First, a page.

The Special Collections Library will be closed Friday April 2 and Saturday April 3 for the Easter holiday. The Library will resume regular business hours on Monday April 5. As a reminder, the Hill Reading Room and Exhibition space are open until 8:00 p.m. on Tuesdays during the semester.
Archive for March, 2010
The LSU Libraries is pleased to announce the list of historical Louisiana newspapers that will be digitized as part of a grant funded by the National Endowment for the Humanities (NEH). Based on input from an Advisory Board of historians, educators, and archivists, project staff have selected 56 titles representing the main regions of Louisiana, rich with articles on historical events, interesting advertisements, and much more contained in newspapers published from 1860 through 1922.
“The goal for this first-round selection is to cover a wide range of the places, eras and history of Louisiana,” said Elaine Smyth, Head of Special Collections and project co-director. Continued Smyth, “People will be able to explore the digitized newspapers in ways that are not possible with microfilm. The online version of the paper will be full text searchable, so individuals can search by any term they choose, and go straight to the page of their choice.” Louisiana newspapers will be available for free online at the Library of Congress’ Chronicling America website by July 2011.
“From the list of top-ranked titles chosen by the Advisory Board, the staff analyzed every reel in order to identify the best candidates for digitization,” explained Digitizing Louisiana Newspapers Project Manager Athena Jackson. “A good candidate reel contains images with very little deterioration due to age or sometimes the poor physical state of the original newspaper that was filmed. We need good images to ensure that all the features of online searching are possible.” Project staff carefully reviewed each reel and determined the titles best suited for digitization.
The next step of the project is to duplicate and digitize the microfilmed newspaper. “This is an ambitious project because there are many technical specifications in a digitization project to consider, as well as providing a useful resource that enriches access to historical newspapers,” said Gina Costello, project co-director. The digitized images will be converted to keyword searchable files and added incrementally to the Library of Congress’ website.
The project is part of the National Digital Newspaper Program (NDNP), a partnership between the NEH and the Library of Congress (LC) launched in 2005 to provide enhanced access to United States newspapers. Currently NDNP has 22 state partners. Louisiana is one of seven added in 2009, to digitize 100,000 newspaper pages. Visit the Chronicling America website to explore newspapers from across the country, and stay tuned this fall for the first batch of papers to begin appearing from Louisiana.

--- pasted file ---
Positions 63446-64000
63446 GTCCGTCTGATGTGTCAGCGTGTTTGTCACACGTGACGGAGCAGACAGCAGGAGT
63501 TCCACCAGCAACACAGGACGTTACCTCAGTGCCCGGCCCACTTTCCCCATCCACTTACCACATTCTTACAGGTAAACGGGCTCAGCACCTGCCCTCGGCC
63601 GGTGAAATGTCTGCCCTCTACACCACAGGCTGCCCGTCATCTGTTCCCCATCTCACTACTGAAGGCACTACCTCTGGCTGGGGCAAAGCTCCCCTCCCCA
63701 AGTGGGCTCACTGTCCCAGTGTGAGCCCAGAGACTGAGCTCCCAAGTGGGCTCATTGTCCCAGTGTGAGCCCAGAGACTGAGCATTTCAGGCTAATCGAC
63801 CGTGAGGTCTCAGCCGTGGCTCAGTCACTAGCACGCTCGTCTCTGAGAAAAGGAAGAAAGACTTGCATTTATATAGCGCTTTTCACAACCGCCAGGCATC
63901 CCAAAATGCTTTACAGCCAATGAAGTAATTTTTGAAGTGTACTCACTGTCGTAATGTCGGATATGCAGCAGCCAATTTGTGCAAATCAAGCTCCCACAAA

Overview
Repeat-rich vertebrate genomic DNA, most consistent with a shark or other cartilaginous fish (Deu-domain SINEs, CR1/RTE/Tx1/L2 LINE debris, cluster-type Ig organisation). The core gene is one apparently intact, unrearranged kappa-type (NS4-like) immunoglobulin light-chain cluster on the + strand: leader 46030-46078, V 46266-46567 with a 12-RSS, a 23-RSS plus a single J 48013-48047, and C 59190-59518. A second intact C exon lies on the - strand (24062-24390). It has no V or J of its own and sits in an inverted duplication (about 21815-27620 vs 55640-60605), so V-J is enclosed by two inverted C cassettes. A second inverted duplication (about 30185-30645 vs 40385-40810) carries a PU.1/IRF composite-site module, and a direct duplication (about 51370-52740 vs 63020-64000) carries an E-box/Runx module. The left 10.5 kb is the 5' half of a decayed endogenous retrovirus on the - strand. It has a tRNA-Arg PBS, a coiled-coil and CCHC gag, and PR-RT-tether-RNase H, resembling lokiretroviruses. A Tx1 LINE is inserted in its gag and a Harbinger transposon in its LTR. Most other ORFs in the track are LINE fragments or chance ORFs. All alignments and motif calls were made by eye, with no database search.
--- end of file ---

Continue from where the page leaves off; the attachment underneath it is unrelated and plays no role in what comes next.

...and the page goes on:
The exhibition “Occult Science & Philosophy in the Renaissance” has been extended through Thursday, April 1, 2010, due to popular demand.
Image: Woodcut from Ambroise Paré. Des Monstres, Des Prodiges, Des Voyages. Paris: Livre Club du Libraire, 1964. Rare Laughlin QM690 .P37 1964
An exhibition featuring items in the recently opened Harvey G. Fields Papers is now on display in the Reading Room at Hill Memorial Library. Fields was a colleague and avid supporter of Huey Long.
Harvey Goodwyn Fields was born in Marksville in Avoyelles Parish, Louisiana, in 1883. A graduate of Tulane Law School, he served in the Louisiana Senate from 1916-1920, as District Attorney for Union Parish (1922-1925), Chairman of the Louisiana State Democratic Central Committee (1926-1929), a member of the Louisiana Public Service Commission (1928-1936), and United States Attorney for the Western District of Louisiana (1937-1941). He was also a law partner of Long for a short time in Shreveport, Louisiana.
His papers consist of correspondence addressing political issues in Louisiana, the State Democratic Central Committee, Franklin Roosevelt and some New Deal programs, and Huey Long. Political files consist of speeches, minutes of Democratic Executive Committee meetings, a number of political circular letters, and notes dealing with local election returns. Newspaper clippings, magazine articles, and printed volumes are included which deal with Louisiana politics and political figures, and a number of political fliers concern Louisiana politicians, including Huey Long. For additional information, see the collection finding aid.
Mr. Fields’ grandson, Thomas L. Fields of Farmerville, La., donated the papers last year. He has written a book based on the collection, I Called Him Grand Dad: The Lost Political Papers of Harvey G. Fields.
-Submitted by Caroline Richard and Tara Laver.